Peter Gallagher’s Metanovel “The Little White Trip: A Night in the Pines” Review
The sun is a bullet wound in the blue sky’s abdomen. Tanned, tangled limbs cover the bleached beaches in skin and sweat. And there, behind the blur of legs and lost ice cream cones, sits Peter Joseph Gallagher. A self-published author who had reached quasi-mythical status, Gallagher spent years peddling his debut novel, The Little White Trip: A Night in the Pines. Gallagher handed out paperback copies to unsuspecting readers on the Venice Beach boardwalk in Los Angeles. His unorthodox, semi-religious method paid off – earmarked copies got passed around between friends and family. Gallagher achieved cult-like status; an almost impossible feat in today’s day and age.
Before we get to the nasty part – yes, it goes downhill from here – let me remind you that this book, this meta-novel written by its eccentric author, should be lauded with accolades and praise. Unfortunately, we’ll never know why Gallagher didn’t follow the traditional route – the man is nowhere to be found on the internet, except for a three-sentence blog post written in 2013.
The Little White Trip gained international notoriety when Gallagher decided to sue Joss Whedon and Lionsgate Pictures for an alleged copyright infringement worth $10 million. He claimed that Whedon “stole” his story and used it for the exceptional meta horror film, Cabin in the Woods. The lawsuit was dismissed and Gallagher left the courthouse empty-handed and even more infamous than before. I refuse to get involved with the semantics of the court case – this is a book review, not a philosophical “what if” essay. So, let’s ignore the chaos of the lawsuit and focus on The Little White Trip.
The metafictional novel piques one’s interest immediately with its double entendre title. The Little White Trip, emphasis on “trip”, alludes to both a literal and figurative “trip” – the characters are binge-drinking, weed-smoking teenagers. Their “trip” evolves into a nightmarish slasher-flick, which not only trips them out, but also ends their adventurous graduation weekend prematurely. The main protagonist, Matt Thomas, begins the story by telling the reader directly about his involvement in the literal novel. Peter Gallagher, the actual author, becomes a character in his own book. Before your brain fries with all of this Inception babble, I need to clarify something: one is consciously aware of the metafictional content, yet there’s a strange cognitive dissonance that takes place – the book forces you to reread the opening before and after you finish the novel.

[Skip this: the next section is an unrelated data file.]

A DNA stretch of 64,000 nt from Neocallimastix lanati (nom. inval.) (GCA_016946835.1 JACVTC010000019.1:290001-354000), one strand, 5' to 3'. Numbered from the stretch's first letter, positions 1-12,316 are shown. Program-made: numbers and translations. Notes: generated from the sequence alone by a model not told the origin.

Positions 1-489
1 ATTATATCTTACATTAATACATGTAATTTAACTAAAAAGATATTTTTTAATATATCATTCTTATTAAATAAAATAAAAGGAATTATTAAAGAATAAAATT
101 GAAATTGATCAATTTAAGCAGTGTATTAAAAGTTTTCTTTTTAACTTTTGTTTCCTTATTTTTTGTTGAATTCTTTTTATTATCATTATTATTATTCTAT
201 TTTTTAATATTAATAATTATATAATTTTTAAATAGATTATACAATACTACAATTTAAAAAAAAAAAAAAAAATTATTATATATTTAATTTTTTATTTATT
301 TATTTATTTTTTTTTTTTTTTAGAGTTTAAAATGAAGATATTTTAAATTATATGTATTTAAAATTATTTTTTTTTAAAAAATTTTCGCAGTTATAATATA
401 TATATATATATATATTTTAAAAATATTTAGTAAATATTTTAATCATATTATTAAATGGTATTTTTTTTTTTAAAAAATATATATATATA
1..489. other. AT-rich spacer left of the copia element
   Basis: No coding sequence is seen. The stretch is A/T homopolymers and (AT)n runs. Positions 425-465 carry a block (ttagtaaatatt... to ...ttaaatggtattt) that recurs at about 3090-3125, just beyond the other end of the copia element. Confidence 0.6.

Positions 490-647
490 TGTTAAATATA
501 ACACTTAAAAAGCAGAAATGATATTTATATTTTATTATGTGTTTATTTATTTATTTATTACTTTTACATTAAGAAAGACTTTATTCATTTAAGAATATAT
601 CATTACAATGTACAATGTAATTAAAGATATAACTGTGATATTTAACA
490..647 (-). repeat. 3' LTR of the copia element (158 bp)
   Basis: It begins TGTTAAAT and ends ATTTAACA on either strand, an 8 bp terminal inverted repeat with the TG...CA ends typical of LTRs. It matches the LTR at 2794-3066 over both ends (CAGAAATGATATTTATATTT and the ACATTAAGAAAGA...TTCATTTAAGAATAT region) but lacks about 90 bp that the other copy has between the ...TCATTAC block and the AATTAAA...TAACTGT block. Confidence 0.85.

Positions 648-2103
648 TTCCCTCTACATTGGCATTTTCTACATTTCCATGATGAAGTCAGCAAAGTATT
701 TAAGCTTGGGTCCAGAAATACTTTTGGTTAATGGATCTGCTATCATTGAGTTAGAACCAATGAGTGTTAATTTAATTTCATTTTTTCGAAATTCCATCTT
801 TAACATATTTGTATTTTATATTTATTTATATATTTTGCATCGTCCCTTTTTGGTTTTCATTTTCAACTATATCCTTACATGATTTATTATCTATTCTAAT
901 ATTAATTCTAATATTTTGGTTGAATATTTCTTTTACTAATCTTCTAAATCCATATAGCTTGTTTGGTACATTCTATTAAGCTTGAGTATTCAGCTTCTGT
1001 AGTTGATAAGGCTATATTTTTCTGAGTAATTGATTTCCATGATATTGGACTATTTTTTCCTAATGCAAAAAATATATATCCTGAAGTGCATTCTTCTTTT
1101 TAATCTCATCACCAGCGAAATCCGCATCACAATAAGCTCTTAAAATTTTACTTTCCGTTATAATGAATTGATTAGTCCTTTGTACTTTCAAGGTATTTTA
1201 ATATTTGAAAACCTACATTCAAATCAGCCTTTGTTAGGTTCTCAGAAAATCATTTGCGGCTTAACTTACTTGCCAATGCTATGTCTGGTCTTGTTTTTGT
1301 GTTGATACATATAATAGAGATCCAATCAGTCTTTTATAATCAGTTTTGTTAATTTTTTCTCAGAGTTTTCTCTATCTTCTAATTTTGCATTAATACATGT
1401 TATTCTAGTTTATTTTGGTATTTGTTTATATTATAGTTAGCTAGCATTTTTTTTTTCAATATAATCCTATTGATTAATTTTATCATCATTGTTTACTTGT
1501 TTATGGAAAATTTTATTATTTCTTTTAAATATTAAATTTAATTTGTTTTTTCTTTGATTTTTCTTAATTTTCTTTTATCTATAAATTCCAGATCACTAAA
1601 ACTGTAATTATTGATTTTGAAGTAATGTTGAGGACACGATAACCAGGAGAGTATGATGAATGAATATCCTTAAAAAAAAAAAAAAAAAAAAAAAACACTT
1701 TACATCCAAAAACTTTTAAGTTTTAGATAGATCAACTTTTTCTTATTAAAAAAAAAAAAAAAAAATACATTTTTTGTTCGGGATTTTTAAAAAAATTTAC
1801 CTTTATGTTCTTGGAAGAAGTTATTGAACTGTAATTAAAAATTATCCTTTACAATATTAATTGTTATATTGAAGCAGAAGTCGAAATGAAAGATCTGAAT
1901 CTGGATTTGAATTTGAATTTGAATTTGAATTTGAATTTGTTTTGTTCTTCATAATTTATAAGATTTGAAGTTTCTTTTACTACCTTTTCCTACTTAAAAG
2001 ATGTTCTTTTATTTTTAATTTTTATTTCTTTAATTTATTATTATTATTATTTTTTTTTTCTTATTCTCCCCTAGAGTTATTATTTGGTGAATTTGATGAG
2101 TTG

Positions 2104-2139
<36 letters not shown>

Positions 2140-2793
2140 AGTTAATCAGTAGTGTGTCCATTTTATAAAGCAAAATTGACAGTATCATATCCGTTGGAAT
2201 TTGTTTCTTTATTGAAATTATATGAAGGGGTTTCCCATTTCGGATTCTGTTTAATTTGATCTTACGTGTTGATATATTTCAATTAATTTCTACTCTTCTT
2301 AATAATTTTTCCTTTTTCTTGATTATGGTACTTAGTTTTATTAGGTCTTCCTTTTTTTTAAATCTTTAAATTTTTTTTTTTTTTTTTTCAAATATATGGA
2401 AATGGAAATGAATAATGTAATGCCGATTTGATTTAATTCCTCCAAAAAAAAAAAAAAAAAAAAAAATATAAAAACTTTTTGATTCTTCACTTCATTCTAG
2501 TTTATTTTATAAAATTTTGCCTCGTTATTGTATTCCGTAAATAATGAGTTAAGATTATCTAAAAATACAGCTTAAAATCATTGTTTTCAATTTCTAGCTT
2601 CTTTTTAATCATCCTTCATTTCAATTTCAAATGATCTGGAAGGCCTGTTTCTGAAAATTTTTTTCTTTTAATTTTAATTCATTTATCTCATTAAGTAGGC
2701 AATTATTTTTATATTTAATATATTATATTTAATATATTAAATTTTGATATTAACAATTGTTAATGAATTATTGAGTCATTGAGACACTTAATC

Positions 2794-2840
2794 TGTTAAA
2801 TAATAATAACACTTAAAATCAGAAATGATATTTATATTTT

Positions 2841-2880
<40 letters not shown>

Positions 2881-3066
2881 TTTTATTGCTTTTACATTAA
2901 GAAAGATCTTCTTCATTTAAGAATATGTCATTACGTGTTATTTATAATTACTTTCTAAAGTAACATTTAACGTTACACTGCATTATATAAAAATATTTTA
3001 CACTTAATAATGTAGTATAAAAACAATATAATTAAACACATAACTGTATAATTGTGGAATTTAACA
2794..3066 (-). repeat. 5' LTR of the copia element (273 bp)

Without giving away the plot twist, all I can say is that the book launches itself at you like a rogue nuclear missile. It’s visceral and chaotic and philosophical. You question your own reality within the exquisitely written chapters. The Little White Trip doesn’t unfold in the traditional sense – it kicks you in the throat and leaves you gasping for air in the burn cold snow.
Yes, it’s polarizing and yes, it’s definitely bizarre (not House of Leaves bizarre – don’t stress). Peter Gallagher demands one’s attention at all times. He doesn’t let up.
My top four favourite books of all time include The Metamorphosis by Franz Kafka, Orlando by Virginia Woolf, Battle Royale by Japanese writer Koushun Takami, and Ulysses by James Joyce. I can finally add a fifth book to this list. Say what you will, but The Little White Trip is one of the most important, self-referential works of fiction I have ever come across.
I read the novel twice in a matter of hours. Although swift, my second reading gave me the opportunity to search for signs and clues which could subtly explain the final, teeth-cracking plot twist. It might have been a case of hindsight bias, but during my second reading I noticed little nuances here and there and somewhere in between. They popped out like zits on a sweaty face – I actually gasped when I noticed the plasticity and inherent ambiguity hidden in the prose.
The Little White Trip is worthy of recognition. Some critics have lambasted Gallagher’s incredible twist, while others gave him the fortunate benefit of the doubt. I tend to agree with the latter. My reasoning? Well, a plot twist cheapens over time. The evolution and eventual devolution of 80’s slasher movies is a prime example. What is now viewed as cheesy and ironic, was once viewed as terrifying and absolute. The horror genre developed over the years, with writers adding more and more ludicrous twists to an already bent narrative. Originality is subjective. And fear is an automated, individual response.
I’ll let Carl Jung encapsulate Peter Gallagher’s masterpiece: “Behind a thousand veils nothing lies hidden; that it turns neither toward the mind nor toward the world, but, as cold as the moon looking on from cosmic space, allows the drama of growth, being, and decay to pursue its course.”
The book is available on Scribd; Matt Thomas is credited with the upload.
Matt Thomas – the main protagonist.
That just happened.
Reviewed by Renier Palland.
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